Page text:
The Hawthornes In Paradise

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“I have an awe of you,” he wrote her, “that I never felt for anybody else. Awe is not the word, either, because it might imply something stern in you; whereas- but you must make it out for yourself. … I suppose I should have pretty much the same feeling if an angel were to come from Heaven and be my dearest friend. … And then it is singular, too,” he added with his Salem obduracy, “that this awe (or whatever it is) does not prevent me from feeling that it is I who have charge of you, and that my Dove is to follow my guidance and do my bidding.” He had no intention of submitting to the Peabody matriarchs. “And will not you rebel?” he asked. “Oh, no; because I possess the power to guide you only so far as I love you. My love gives me the right, and your love consents to it.”

Sophia did not rebel, but the Peabodys were confirmed idealists where Hawthorne was a realist, and sometimes she tried gently to bring him round to their higher way of feeling. Once she refused to kiss him good night because she had smelled a cigar on his breath. Another time she made the mistake of urging him to hear the famous Father Taylor, who preached to the sailors. “Dearest,” he said, I feel somewhat afraid to hear this divine Father Taylor, lest my sympathy with thy admiration of him should be colder and feebler than thou lookest for. Belovedest wife, our souls are in happiest unison; but we must not disquiet ourselves if every tone be not re-echoed from one to the other—if every slightest shade be not reflected in the alternate mirror. … I forewarn thee, sweetest Dove, that thy husband is a most unmalleable man; thou art not to suppose, because his spirit answers to every touch of thine, that therefore every breeze, or even every whirlwind, can upturn him from his depths.

But this conflict of wills is a minor note of comedy in the letters. In time Sophia learned to yield almost joyfully, not so much to Hawthorne’s unmalleable nature as to his love. It is love that is the central theme of the letters—unquestioning love, and beneath it the sense of almost delirious gratitude that both of them felt for having been rescued from death-in-life. Sophia refused to worry about her health. “If God intends us to marry,” she said to Hawthorne, “He will let me be cured; if not, it will be a sign that it is not best.” She depended on love as her physician, and imperceptibly, year by year, the headaches faded away. As for Hawthorne, he felt an even deeper gratitude for having been rescued from the unreal world of selfabsorption in which he had feared to be imprisoned forever. “Indeed, we are but shadows,” he wrote to Sophia, “—we are not endowed with real life, and all that seems most real about us is but the thinnest substance of a dream—till the heart is touched. That touch creates us—then we begin to be. …” In the same letter he said:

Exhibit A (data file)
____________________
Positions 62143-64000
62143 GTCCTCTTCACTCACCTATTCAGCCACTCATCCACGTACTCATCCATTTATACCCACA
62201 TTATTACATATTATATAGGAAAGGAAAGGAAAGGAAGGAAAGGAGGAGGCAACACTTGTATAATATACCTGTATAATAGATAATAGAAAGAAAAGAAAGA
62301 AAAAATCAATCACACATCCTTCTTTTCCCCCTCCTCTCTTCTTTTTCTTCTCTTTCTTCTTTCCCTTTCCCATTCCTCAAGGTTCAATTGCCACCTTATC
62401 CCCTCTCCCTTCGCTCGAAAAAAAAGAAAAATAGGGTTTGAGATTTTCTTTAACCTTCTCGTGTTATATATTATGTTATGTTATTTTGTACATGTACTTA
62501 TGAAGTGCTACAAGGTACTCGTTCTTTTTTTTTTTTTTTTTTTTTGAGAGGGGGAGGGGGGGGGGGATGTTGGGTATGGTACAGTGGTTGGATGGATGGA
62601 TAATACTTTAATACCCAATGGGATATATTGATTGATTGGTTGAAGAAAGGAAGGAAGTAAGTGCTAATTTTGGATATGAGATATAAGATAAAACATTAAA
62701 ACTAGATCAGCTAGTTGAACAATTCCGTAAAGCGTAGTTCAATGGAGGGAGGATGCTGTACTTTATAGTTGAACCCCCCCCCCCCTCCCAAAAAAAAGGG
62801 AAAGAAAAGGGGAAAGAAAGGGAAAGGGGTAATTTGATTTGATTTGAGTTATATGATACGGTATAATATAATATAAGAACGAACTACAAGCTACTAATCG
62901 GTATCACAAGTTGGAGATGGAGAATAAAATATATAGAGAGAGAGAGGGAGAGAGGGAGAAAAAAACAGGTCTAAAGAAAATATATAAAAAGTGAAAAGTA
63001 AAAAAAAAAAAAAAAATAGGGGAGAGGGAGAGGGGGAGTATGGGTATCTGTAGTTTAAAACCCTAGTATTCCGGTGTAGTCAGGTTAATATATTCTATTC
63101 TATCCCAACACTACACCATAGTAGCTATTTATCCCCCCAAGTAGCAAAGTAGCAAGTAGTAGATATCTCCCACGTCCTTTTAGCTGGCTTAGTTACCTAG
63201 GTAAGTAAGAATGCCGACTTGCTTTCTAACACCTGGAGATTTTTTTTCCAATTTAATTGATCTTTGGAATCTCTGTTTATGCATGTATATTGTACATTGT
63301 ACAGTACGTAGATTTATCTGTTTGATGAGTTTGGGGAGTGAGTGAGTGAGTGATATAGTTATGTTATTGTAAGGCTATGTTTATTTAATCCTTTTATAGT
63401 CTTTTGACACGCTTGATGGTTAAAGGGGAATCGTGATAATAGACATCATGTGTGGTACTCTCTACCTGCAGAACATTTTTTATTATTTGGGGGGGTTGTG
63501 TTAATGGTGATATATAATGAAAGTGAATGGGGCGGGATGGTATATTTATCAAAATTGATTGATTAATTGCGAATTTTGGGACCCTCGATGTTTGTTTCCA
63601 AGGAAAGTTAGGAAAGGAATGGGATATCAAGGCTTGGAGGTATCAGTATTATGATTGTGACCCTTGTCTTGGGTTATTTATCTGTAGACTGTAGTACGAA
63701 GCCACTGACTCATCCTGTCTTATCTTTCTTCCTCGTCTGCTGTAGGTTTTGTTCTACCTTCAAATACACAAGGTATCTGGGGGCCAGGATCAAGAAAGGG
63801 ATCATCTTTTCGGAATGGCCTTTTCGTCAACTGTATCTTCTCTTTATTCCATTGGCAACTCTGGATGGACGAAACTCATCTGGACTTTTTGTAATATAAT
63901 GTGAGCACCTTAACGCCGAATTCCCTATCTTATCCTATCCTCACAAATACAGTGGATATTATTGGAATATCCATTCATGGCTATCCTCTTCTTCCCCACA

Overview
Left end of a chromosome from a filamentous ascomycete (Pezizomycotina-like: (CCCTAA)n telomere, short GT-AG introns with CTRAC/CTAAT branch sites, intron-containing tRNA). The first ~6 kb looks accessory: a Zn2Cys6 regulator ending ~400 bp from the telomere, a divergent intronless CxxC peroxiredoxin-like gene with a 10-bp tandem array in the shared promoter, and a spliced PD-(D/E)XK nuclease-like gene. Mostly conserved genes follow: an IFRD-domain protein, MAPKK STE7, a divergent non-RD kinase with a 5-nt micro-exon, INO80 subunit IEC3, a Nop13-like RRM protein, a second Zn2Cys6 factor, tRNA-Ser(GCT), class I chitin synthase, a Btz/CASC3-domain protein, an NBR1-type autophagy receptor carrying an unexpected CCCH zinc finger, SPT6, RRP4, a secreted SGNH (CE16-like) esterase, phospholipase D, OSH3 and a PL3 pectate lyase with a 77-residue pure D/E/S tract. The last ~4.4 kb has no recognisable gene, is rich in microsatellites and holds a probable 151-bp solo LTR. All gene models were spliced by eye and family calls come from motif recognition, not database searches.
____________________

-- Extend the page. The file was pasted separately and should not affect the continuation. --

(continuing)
Thou only hast taught me that I have a heart—thou only hast thrown a deep light downward, and upward, into my soul. Thou only hast revealed me to myself; for without thy aid, my best knowledge of myself would have been merely to know my own shadow—to watch it flickering on the wall, and mistake its fantasies for my own real actions. … Now, dearest, dost thou comprehend what thou hast done for me?

His four novels, beginning with The Scarlet Letter , were written after his marriage and written because Sophia was there to read them. Not only Nathaniel Hawthorne but the world at large owes the gentle Sophia more than can be expressed.

6

When Miss Peabody was told of the engagement, after more than a year, she took the news bravely. Her consolation was that having Hawthorne as a brother-in-law might be almost as rewarding as having him for a husband; she could still be his Egeria. Not yet knowing how unmalleable he was, she still thought of forging him into the shape of her dream. Meanwhile she offered to serve as a secret courier and forward his letters to Salem. With Sophia’s health improving, it was Hawthorne’s inability to support a wife —especially a delicate wife who needed a servant in the household—that now seemed to be the chief remaining obstacle to the marriage.

The post in the Boston Custom House did not solve the problem. It left him with little time alone or energy for writing, and he could not be sure of keeping it after the next election. Hawthorne resigned at the end of 1840, a few months before he would have been dismissed—as were almost all his colleagues—by the victorious Whigs. After some hesitation he took a rash step, partly at the urging of Miss Peabody. He invested his Custom House savings in George Ripley’s new community for intellectual farmers: Brook Farm. It was the last time he would accept her high-minded advice.